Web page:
For me, this is part of the localisation trend we are seeing come to the fore to meet demand from consumers who want to buy something that has some meaning and relevance either to where they live or somewhere they have visited. This does not mean you have to be in a major tourist destination, but rather people enjoying spending time somewhere with friends and wanting to send or give a card.

If you are considering launching a range, it’s worth noting that your customers are not looking for an outdated photographic image either but rather a modern illustrative image or maybe something humorous that those in the know will understand… 

Is our interest in premium Stationery brands waning?

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Paperchase was in the news last month as the story broke that their credit insurer, Euler Hermes, has refused to cover new contracts with suppliers (a similar case to what happened to Poundland and Maplins recently). It’s pretty big news as it means the company is no longer covered if they don’t have the cash flow to pay their suppliers - and the story even made it onto the Radio 4 programme - You & Yours.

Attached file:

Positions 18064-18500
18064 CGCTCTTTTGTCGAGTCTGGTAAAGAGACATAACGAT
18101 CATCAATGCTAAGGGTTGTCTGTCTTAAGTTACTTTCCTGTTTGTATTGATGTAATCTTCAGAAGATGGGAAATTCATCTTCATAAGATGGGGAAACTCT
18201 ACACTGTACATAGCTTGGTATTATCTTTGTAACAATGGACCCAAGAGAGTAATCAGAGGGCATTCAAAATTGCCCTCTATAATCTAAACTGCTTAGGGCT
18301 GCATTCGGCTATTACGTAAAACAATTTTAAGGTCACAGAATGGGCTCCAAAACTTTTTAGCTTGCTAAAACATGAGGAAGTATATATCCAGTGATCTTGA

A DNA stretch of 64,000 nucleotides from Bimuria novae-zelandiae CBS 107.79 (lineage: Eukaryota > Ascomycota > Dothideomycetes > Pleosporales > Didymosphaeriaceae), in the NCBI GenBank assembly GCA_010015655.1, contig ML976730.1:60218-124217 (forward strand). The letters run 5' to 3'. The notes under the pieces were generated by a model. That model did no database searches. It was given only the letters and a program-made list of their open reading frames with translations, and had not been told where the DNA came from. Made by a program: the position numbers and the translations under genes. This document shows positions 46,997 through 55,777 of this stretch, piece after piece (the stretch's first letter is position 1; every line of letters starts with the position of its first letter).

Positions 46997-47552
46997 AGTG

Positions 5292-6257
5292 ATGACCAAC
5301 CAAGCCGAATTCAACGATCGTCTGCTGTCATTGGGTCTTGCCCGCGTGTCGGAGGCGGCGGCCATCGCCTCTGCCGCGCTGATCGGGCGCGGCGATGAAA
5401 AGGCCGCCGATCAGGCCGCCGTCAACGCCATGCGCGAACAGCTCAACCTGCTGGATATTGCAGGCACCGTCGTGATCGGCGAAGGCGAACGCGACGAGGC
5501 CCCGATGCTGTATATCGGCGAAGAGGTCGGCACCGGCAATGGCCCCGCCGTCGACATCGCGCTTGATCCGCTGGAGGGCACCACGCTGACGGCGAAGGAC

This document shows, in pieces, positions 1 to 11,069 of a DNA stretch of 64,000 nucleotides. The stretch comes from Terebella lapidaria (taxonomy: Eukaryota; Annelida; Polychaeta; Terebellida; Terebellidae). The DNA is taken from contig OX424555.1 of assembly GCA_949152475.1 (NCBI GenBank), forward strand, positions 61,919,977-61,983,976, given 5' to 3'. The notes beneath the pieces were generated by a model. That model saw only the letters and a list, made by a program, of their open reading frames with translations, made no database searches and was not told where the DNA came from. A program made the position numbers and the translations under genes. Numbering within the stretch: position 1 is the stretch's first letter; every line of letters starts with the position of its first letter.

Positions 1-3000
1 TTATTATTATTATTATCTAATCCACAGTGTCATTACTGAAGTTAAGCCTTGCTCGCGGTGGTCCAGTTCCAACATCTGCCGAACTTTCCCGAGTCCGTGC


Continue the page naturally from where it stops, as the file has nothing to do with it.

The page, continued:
Paperchase weren’t ready to go on the programme to talk about it - as it hasn’t changed their relationships with suppliers or payment terms… its just business as usual.

Instead, the feature opened with a few words about the growth in the stationery market. Presenter Peter White explained:

“In a growing digital world, it seems that many of us are still preferring the ‘handwritten touch’, with stationery sales seeing a steady year on year growth of around 1% from 2015, reaching £2.9 billion” according to Mintel.

We then heard a few clips from consumers in Manchester who talked about their love of stationery (from hipster note pads to novel Disney stationery to smelly pencils) - and in the interest of fairness, one chap who explained he didn’t buy stationery (apart from greetings cards). 

I was pleased to have then been asked to contribute my take on why a premium brand like Paperchase is struggling, when the market is in fact growing.

Peter asked me whether it’s because our interest in premium brands is waning – and here was my response…